New census data reveals that at the same time Washington D.C. drew a record number of young adults, those over 55 left the city in large numbers. As a result, over the past three years, the city's median age has fallen by a full six months.
Oct 26, 2012 The Washington Post
A few miles west of the District of Columbia, Tysons (formerly Tysons Corner) in Fairfax County is emerging as an economic powerhouse. Will this Virginia community overtake the Nation’s Capital?
Oct 23, 2012 The Washington Post
Katie Pearce discusses the surprising findings of a new study from the Center for Housing Policy and the Center for Neighborhood Technology that evaluates why it can be more affordable to live in an “expensive” city.
Oct 21, 2012 Streetsblog D.C.
In the next 20 years, the D.C. area is expected to have nearly 3 million job openings. With the resulting demand for new, diverse and more affordable housing outpacing supply, some fear that the city’s housing deficit will derail its robust economy.
Oct 19, 2012 Greater Greater Washington
Just outside of D.C., the Capitol Heights Metro station sits among empty parcels with brown grass and tall weeds, as the economic development that was to accompany the station never materialized. Will a proposed Wall-Mart come to the area's rescue?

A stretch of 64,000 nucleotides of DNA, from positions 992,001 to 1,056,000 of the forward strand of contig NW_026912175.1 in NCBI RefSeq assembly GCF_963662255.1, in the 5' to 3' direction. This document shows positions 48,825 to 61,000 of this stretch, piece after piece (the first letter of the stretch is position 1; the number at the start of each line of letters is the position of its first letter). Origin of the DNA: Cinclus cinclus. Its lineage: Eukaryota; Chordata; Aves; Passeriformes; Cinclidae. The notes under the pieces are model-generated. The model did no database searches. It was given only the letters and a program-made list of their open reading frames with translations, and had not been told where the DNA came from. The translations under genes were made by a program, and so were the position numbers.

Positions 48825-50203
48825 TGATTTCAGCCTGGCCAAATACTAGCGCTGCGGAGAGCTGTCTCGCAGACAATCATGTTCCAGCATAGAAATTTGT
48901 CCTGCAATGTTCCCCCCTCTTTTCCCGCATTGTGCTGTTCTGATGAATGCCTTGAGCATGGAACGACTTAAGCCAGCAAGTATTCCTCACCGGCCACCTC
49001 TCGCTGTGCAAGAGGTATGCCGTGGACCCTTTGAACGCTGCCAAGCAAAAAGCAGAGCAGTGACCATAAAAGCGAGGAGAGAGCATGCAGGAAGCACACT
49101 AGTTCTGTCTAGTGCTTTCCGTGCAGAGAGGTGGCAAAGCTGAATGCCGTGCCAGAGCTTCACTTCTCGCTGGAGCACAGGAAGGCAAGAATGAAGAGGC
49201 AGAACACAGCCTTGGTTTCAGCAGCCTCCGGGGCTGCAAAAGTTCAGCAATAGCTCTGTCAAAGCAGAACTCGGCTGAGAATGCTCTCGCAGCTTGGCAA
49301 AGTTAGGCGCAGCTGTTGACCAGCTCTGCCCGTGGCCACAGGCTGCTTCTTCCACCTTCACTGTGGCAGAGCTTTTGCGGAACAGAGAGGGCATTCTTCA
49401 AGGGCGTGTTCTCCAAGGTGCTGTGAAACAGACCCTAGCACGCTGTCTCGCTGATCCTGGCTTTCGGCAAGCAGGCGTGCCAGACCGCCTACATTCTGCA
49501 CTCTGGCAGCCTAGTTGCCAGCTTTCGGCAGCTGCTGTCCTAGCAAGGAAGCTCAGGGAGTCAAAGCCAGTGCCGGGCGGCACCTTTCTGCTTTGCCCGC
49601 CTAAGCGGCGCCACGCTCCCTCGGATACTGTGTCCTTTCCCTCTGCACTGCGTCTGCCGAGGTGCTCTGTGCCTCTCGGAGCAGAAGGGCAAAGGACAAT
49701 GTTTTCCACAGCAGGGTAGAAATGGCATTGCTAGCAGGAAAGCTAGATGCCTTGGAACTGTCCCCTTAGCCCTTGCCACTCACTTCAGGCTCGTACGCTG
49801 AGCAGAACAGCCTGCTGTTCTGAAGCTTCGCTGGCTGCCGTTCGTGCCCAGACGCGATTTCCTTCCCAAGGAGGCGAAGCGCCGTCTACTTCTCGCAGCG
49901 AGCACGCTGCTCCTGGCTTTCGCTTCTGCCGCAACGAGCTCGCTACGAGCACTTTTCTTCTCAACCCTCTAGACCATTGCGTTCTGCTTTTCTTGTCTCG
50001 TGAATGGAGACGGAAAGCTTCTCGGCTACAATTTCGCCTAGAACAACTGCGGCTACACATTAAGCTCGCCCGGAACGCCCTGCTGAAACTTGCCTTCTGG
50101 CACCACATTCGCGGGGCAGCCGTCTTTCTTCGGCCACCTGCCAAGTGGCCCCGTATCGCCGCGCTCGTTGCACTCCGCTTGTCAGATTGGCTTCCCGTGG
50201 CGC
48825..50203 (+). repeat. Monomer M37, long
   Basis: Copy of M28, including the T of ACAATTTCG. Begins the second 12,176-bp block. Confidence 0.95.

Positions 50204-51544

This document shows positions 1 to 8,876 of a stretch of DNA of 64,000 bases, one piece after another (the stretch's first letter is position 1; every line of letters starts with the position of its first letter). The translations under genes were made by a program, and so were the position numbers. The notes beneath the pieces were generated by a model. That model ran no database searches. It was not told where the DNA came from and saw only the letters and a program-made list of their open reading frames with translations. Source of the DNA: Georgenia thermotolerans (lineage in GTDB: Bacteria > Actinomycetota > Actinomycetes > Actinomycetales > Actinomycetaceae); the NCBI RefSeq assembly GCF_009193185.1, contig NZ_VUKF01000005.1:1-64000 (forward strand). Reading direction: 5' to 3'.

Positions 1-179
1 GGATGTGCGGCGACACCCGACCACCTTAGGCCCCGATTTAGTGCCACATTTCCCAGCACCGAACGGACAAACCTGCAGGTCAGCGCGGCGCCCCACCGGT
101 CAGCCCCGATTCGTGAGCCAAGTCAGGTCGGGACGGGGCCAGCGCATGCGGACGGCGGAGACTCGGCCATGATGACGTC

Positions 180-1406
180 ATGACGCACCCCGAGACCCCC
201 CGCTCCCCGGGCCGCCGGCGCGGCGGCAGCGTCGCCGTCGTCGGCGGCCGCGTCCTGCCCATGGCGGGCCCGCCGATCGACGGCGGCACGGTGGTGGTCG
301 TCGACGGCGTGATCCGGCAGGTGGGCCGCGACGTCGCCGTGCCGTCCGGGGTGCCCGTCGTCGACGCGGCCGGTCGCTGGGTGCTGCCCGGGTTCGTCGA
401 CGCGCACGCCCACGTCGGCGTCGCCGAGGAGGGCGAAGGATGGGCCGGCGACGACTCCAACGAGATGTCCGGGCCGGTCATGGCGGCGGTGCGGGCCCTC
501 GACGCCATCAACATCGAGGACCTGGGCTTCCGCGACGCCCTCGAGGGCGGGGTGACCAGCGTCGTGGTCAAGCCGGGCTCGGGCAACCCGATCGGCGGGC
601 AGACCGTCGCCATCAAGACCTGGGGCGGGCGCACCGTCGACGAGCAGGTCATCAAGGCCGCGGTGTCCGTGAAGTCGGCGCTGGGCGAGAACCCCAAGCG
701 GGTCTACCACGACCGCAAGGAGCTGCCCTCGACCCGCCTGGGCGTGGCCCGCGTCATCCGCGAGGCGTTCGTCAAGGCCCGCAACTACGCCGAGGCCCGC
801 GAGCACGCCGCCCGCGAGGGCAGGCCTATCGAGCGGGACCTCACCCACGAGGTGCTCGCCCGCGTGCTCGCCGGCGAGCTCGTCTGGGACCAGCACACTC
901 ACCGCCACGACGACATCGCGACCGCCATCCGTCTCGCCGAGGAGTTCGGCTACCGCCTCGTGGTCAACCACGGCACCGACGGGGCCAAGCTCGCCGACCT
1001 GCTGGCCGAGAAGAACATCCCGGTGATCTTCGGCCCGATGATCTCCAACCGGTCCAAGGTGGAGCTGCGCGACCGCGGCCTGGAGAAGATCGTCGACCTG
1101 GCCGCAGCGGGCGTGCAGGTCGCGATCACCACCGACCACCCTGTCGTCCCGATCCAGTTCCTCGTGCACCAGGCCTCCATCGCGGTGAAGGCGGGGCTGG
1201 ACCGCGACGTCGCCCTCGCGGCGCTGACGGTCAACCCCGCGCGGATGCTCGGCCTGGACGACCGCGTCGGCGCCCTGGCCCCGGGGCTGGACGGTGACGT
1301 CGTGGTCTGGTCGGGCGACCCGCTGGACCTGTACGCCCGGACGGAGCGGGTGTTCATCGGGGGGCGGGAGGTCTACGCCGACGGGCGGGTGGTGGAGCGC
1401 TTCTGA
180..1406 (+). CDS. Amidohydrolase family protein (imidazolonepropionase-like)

Oct 18, 2012 The Washington Post
A year after the historic Walter Reed Army Medical Center closed its doors, a mix of uses - from embassies to schools to a town center - are being envisioned for the 110-acre campus.
Oct 15, 2012 The Washington Post
A new report argues that city-owned lands must be leveraged to increase D.C.'s stock of affordable housing, and indicts Mayor Gray's administration for not doing enough to keep up with increasing demand.
Oct 13, 2012 Greater Greater Washington
A 22 acre parcel of federal buildings located within spitting distance of the National Mall could transform the heart of the Nation's Capital, as the GSA seeks ideas from developers on how to use its many current and soon-to-be abandoned buildings.
Oct 9, 2012 The Washington Post
For the second year in a row, Washington D.C. is ending its fiscal year in the black, raising hopes that prior cuts to city services can be reversed. So why are city leaders planning to bulk up the city's savings instead?
Oct 1, 2012 The Washington Post
Beset by chronic safety problems and rising fares, Metro is looking beyond its immediate concerns by focusing on the future, and asking its customers to help it plan for how the system should grow over the next 30 years.
Sep 30, 2012 The Washington Post